Why is Beef So Expensive?


Thursday, July 16, 2020

When shopping, consumers may notice how expensive it is to purchase beef. Shoppers purchasing only one pound of ground beef from a retail store can expect to pay over four dollars, and could be spending nine to twenty dollars to buy more expensive cuts of beef. 

To cattle producers across the country, the expensive prices of beef may be puzzling as the market for live cattle is low. This has left many producers on the edge of collapse, and wondering why cattle prices are so low while consumer demand is increasing.

Usually, it would be expected to see meat prices decrease, as there is a high supply of cattle waiting for slaughter, but, because there are only four major meatpackers with almost complete control of the market, they can heavily mark up wholesale prices. This leaves retail stores with no choice but to further increase the already high prices.  

In September of 2019, producers began demanding that action be taken in order to “rebalance” and create “fair cattle markets.” In a press release for the Western Ag Reporter’s Twitter campaign, statistics were cited saying while feedlots lose $15 per head of cattle on average, packing companies make a profit of over $200 per head.

Although this type of pricing has been going on for many years, attention was finally raised on the national level at the beginning of this year, partly due to the effects that COVID-19 had on meat prices. The closing of restaurants and other venues caused a decrease in beef demand, but because of panic buying, retail stores and meatpackers continued to up the prices of beef.  Still, eventually, meatpacking plants were required to close, meaning there were fewer buyers for live cattle. Producers were forced to sell low, while meatpackers were making an even bigger profit. 

The US Department of Justice and the Department of Agriculture have begun investigations on unlawful beef price-fixing. Allegedly, the four packing plants conspired to manipulate beef supplies beginning in 2015. Instead of buying the number of head that were demanded by consumers, packing plants limited the number they bought, making sure there was a shortage in the market. Due to the large number of cattle still on the market, they could purchase at low prices, and with not enough to provide to retailers, increase their profits at sale time. 

The monopoly created by these packers working together has destroyed any competition that would be expected between the companies, allowing them to price fix and charge consumers above the fair market price without fear of them purchasing elsewhere.

So what is it that has caused this to happen? The main reason that the meatpackers can control the markets is that they have no competition. When retail stores have no other options, they must buy the overpriced meat. 

Policies from the USDA have made it nearly impossible for producers to sell meat directly to consumers, or even for small packing plants to enter the market. In order to sell meat to restaurants, grocery stores, farmers markets, or directly to the public it must be inspected by the USDA, and in certain states, additional licenses must be acquired.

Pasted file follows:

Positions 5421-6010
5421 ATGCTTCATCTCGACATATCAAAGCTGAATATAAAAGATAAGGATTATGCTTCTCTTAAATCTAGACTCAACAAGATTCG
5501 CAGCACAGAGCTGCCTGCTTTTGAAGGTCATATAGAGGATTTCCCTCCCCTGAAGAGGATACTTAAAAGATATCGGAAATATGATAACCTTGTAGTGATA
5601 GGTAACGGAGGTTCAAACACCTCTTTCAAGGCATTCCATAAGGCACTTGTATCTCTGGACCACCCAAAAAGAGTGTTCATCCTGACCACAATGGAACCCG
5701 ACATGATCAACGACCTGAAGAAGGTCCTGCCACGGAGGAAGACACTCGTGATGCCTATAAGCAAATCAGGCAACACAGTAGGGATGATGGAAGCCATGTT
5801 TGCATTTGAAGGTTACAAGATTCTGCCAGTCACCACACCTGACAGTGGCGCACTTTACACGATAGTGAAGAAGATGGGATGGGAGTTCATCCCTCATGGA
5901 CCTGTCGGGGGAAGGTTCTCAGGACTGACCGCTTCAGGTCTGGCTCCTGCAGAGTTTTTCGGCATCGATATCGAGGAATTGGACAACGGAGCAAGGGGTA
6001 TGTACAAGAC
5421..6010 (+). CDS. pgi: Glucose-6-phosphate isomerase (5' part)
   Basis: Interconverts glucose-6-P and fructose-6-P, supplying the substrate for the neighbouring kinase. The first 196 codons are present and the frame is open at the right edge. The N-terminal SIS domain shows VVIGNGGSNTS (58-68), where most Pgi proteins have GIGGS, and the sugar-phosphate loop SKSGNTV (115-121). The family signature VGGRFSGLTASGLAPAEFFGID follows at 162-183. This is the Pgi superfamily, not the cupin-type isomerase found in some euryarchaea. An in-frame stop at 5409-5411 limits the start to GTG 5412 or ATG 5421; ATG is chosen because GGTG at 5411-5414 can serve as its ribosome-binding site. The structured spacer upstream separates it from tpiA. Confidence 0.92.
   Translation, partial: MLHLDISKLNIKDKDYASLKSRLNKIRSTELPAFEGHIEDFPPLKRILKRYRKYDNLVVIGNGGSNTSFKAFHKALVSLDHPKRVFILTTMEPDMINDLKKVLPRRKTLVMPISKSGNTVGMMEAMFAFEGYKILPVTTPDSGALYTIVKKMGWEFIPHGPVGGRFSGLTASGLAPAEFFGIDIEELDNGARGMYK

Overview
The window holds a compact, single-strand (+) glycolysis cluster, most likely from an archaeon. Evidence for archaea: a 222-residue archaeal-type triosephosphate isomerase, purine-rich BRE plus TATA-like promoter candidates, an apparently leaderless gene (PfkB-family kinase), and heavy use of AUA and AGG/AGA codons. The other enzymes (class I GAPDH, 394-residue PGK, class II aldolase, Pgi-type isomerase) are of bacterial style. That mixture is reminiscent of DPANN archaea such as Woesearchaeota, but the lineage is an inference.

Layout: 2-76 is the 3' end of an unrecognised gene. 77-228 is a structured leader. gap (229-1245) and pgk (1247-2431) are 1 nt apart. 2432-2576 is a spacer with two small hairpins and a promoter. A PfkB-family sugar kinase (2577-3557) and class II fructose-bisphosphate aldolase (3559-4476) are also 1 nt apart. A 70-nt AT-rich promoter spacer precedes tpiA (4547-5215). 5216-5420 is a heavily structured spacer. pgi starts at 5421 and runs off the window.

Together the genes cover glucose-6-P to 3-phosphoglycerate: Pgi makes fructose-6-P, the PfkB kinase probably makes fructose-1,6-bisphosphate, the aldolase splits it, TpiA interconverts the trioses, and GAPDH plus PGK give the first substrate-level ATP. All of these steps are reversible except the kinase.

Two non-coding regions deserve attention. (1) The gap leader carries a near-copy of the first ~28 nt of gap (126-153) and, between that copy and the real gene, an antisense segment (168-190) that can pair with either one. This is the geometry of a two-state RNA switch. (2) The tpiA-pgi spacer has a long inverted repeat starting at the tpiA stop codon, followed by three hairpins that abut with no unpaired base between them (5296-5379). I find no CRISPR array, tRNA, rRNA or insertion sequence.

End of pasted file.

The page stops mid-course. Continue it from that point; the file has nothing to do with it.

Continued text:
Within these inspection requirements, federal personnel must be present during all animal slaughter, as well as for at least part of the shift when packaging the meat. All meat must be inspected and labeled appropriately before it can be sold to any consumers. 

Although these requirements are in place to make sure that citizens are sold a safe product, it makes it nearly impossible for small business owners and producers to sell the meat without going through a meatpacking company first. There is only one way to get around this, to sell live cattle to consumers before they head to slaughter. Although purchasing part of a live cow may be cheaper in the long run than purchasing from a grocery store, most people don’t have the financial stability to make the one-time payment on even a quarter of beef. 

Producers and consumers need to step in and demand that action is taken to ensure fair cattle markets, and prevent meatpackers from manipulating the market. The USDA should reevaluate their requirements for selling beef, thus allowing more companies and cattle producers to enter the market. Allowing more businesses to compete will lower the prices, as well as boost the amount and prices of cattle sold to meet the current demand. Importantly, meat packing companies must be investigated and charged for their market manipulation.

The problems within the cattle market are a perfect example for why our county must preserve the free market. When one agency determines the price and supply of a product, markets will never reach equilibrium, and neither consumers nor producers will be getting the products fair value.

Rachael Stevenson is a Senior at Hobson School in Central Montana. She lives and works on her family’s cattle ranch, and hopes to pursue a career in writing after high school. She enjoys competing in rodeos, reading, and listening to podcasts from The Daily Wire.

The views expressed in this article are the opinion of the author and do not necessarily reflect those of Lone Conservative staff.

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About Rachael Stevenson

Rachael Stevenson is a Senior at Hobson School in Central Montana. She lives and works on her family’s cattle ranch, and hopes to pursue a career in writing after high school. She enjoys competing in rodeos, reading, and listening to podcasts from The Daily Wire.

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